Image courtesy of Janine Goldstein

From: Janine Goldstein
Germany, August 5, 2007

Janine Goldstein studying thunderstorms in South-Western Germany

Hi! My name is Janine Goldstein and I am a software engineer at NCAR in the Earth Observing Laboratory (EOL). I have worked at NCAR for 17 years. This summer I am in Germany helping to operate a radar that is mounted on the back of a truck. It is called the "Doppler on Wheels" or DOW for short. In the picture above, the radar is the big circular dome on the right. It is facing toward you, but a little to the left. The DOW and I are in Germany for a project called the "Convective and Orographically-Induced Precipitation Study (COPS)". Scientists from Germany, France, Austria, Switzerland, The Netherlands, Italy, and the U.K are all working together to try and gain a better understanding of how and why thunderstorms form in the region of the Black Forest with the goal of being able to make better forecasts in the future.

I will be in Germany for two more weeks and I will be sending online postcards to Windows to the Universe. I hope you enjoy my postcards from the field.


Go to the next postcard

Postcards from the Field: COPS

You might also be interested in:

Traveling Nitrogen Classroom Activity Kit

Check out our online store - minerals, fossils, books, activities, jewelry, and household items!...more


Thunderstorms are one of the most thrilling and dangerous types of weather phenomena. Over 40,000 thunderstorms occur throughout the world each day. Thunderstorms form when very warm, moist air rises into...more


It has been raining steadily for 4 days. There is so much moisture that clouds form down in the trees. I had heard of that in fairytales, but I've never seen it for real. It is really pretty! When the...more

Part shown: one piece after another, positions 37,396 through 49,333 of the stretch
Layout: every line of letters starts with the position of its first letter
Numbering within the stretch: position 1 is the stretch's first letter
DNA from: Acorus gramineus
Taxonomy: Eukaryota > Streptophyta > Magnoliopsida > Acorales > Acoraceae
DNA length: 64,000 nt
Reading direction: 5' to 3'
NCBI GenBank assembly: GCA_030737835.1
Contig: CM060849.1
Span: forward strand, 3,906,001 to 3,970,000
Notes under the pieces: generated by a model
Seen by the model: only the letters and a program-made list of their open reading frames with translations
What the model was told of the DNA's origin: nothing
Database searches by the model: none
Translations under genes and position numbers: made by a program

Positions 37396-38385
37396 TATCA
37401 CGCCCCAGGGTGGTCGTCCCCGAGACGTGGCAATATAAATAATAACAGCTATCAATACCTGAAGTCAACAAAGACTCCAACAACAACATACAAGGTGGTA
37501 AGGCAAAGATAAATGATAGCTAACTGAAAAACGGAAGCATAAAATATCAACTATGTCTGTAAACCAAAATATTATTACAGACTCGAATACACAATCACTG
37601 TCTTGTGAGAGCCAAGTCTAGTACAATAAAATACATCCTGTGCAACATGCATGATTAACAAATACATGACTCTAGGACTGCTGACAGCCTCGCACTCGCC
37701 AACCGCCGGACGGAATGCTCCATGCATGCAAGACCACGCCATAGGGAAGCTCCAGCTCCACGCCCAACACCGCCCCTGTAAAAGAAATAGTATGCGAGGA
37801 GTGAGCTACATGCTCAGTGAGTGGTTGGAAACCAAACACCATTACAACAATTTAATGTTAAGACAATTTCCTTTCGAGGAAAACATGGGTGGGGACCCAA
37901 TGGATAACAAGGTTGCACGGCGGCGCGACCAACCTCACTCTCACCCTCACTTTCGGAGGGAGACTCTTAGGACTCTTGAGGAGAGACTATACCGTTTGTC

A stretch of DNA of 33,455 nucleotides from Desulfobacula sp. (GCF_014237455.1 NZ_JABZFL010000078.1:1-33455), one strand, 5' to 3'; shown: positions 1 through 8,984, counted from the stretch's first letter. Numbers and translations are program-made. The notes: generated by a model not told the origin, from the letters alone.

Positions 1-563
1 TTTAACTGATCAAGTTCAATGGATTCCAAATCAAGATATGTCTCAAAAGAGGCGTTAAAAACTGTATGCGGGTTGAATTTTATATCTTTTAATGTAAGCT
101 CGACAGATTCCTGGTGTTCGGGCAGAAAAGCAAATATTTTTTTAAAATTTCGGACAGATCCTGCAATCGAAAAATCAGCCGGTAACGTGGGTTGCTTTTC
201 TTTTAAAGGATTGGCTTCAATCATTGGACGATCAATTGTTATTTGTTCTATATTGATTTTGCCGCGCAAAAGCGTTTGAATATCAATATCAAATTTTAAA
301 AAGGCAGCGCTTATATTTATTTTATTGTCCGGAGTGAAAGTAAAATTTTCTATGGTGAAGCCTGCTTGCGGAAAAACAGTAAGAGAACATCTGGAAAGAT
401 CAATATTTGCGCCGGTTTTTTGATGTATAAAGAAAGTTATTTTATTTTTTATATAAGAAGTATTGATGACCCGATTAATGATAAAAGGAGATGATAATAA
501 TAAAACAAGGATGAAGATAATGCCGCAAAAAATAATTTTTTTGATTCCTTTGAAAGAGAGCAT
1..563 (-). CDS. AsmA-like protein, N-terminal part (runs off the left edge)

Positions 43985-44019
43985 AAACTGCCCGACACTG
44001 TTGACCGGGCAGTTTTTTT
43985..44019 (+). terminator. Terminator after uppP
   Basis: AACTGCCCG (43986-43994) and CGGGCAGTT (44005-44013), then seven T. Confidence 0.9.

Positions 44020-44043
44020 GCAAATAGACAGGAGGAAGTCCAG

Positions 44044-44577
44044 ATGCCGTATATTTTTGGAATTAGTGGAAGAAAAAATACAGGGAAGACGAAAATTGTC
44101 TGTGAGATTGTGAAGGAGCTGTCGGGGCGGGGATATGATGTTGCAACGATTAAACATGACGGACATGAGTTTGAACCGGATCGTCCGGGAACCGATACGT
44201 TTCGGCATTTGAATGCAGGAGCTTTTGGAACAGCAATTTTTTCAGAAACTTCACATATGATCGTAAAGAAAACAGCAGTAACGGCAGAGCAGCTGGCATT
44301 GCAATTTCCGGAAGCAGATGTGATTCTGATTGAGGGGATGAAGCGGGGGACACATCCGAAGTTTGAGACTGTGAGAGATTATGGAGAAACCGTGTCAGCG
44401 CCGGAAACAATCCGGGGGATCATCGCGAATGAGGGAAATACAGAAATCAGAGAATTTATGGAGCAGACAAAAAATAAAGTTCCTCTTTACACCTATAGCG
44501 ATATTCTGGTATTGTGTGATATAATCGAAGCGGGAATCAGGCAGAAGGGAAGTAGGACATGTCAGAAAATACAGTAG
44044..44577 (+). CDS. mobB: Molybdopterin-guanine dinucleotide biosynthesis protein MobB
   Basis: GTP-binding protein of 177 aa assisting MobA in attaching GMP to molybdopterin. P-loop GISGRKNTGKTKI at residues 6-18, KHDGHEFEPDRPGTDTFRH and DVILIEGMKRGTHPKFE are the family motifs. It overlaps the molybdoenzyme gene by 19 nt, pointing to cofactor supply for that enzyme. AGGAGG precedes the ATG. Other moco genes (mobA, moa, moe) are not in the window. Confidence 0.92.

Visiting the DIAL

Today we drove to the top of Hornisgrinde to see the water vapor DIAL. Hornisgrinde is a mountain in the black forest. It stands 1.1 km (3,609 feet) above sea level, and about 1 km (3,281 feet) above the...more

Research Expeditions

When scientists go out to explore the Earth they often wind up in pretty interesting places and doing pretty interesting things. And they are learning more about how our planet works through the fieldwork....more

Last Ops

Today is our last day collecting data with the DOW. Tomorrow we start packing to go home. Guess what? The hydraulics that life the truck went out yesterday so I had to hold the truck up while the others...more

Penguin Colonies

This is Ross Island, a volcanic island embedded in the Ross Ice Shelf, Antarctica. Adelie penguins are found all around Antarctica, but we will be filming the documentary at the breeding colonies shown...more

View from our home

This is a view of the Adelie penguin breeding colony at Cape Royds in Antarctica. In the foreground you see Shackleton’s hut. Sir Ernest Shackleton and his team of explorers tried and failed to cross the...more

Windows to the Universe, a project of the National Earth Science Teachers Association, is sponsored in part is sponsored in part through grants from federal agencies (NASA and NOAA), and partnerships with affiliated organizations, including the American Geophysical Union, the Howard Hughes Medical Institute, the Earth System Information Partnership, the American Meteorological Society, the National Center for Science Education, and TERC. The American Geophysical Union and the American Geosciences Institute are Windows to the Universe Founding Partners. NESTA welcomes new Institutional Affiliates in support of our ongoing programs, as well as collaborations on new projects. Contact NESTA for more information. NASA ESIP NCSE HHMI AGU AGI AMS NOAA